May 19, 2005--Despite their attractiveness as an alternative to the high costs of employment litigation and runaway jury verdicts, mandatory arbitration agreements are still a long way from becoming a viable tool for small businesses.
Without the legal resources to draw up arbitration agreements that are fair to everyone and will stand the scrutiny of the courts, small businesses have been slow to adopt them.
"Small businesses have been very cautious towards arbitration agreements. The trend right now is very slow and is likely to remain for the next five to 10 years until the courts work out the various issues surrounding arbitration agreements," said Robert Edmund, a lawyer with Porter Wright Morris & Arthur LLP.
An informal survey by the National Federation of Independent Businesses (NFIB) has indicated that most of its members do not currently use arbitration agreements.
However, mandatory arbitration agreements can be a very effective tool for small businesses as they minimize the risk of a single case with a runaway verdict that could sink a small business with limited resources, said Edmund.
"A lot of employers fear that and there are reports to justify those fears. But mandatory arbitration agreements can be effective only if they don't overreach," he said.
In the last few years there have been a number of cases that challenge mandatory arbitration agreements drawn up by employers.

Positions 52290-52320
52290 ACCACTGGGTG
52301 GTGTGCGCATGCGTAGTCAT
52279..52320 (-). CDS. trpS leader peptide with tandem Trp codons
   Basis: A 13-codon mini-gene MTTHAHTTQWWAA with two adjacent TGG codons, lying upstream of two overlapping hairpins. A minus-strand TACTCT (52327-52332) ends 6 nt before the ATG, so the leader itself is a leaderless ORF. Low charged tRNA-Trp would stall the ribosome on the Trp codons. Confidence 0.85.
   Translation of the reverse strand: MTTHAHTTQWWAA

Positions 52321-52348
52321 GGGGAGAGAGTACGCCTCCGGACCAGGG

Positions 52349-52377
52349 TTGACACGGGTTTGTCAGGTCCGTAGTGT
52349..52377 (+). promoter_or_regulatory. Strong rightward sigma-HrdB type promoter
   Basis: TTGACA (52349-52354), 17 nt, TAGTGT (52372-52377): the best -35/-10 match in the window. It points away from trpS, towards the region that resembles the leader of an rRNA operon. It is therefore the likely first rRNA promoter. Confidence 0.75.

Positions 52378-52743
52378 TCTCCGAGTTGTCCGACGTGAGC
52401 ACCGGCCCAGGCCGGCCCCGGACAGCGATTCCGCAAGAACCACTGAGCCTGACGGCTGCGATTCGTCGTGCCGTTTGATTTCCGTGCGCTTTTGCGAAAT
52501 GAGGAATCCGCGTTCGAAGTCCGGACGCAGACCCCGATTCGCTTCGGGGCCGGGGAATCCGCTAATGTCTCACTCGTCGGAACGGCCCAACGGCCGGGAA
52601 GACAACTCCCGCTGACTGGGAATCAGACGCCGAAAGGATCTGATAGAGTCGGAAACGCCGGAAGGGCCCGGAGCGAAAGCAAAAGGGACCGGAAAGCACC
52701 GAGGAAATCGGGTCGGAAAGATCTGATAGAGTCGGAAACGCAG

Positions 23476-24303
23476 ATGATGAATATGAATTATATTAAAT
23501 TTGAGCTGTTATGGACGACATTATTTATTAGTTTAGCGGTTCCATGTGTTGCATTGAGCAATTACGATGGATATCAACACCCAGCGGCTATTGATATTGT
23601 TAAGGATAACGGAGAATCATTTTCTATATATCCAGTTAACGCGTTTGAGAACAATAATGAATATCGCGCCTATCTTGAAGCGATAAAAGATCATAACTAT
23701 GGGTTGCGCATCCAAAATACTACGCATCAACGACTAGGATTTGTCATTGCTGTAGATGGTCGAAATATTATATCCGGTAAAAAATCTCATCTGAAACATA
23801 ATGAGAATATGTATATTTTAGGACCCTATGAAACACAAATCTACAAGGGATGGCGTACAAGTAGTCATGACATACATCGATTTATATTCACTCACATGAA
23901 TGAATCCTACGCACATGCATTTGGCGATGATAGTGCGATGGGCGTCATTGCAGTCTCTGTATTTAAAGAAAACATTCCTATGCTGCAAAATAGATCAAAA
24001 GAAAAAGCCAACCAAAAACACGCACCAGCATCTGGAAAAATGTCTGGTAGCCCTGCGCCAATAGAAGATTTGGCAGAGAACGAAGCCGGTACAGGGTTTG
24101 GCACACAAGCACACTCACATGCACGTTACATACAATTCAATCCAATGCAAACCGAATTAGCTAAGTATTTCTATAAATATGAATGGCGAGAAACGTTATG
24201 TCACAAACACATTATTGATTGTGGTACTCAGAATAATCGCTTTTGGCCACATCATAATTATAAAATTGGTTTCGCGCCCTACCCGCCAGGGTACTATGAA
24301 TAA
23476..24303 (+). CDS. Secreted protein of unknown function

The latest has been the case of Walker v. Ryan's Family Steak Houses Inc. The U.S. 6th District Court in a ruling passed in March said that the arbitration agreement of the employer was unenforceable as it curtailed the rights of the employees, especially in terms of choice of the arbiter and the ability of the employee to get access to information.
Employers, especially small businesses, could easily fall into the trap of badly drawn mandatory arbitration agreements that ultimately end up becoming legal liabilities for them, said Edmund.
A few things that employers need to watch out for while drawing up these agreements is that the agreement provisions do not limit remedies offered to the employee or provide for steep filing fees.
Employers also cannot limit the "discovery" process, or the process an employee uses to get all the information for a fair adjudication.
"Arbitration cannot be used as a way to limit the rights of employees," said Eric Tuchman, general counsel for non-profit organization American Arbiters Association.
Tuchman suggested that employers ensure that potential employees sign the agreements only after they are given sufficient opportunity and time to understand its provisions.
Sometimes mandatory arbitration agreements can backfire against employers who want to go to the courts, especially in cases involving the non-compete clause.
"Enforcing the non-compete clause in sloppily worded agreements can be a problem during arbitration and in those cases employers would be better off going to court," said Edmund.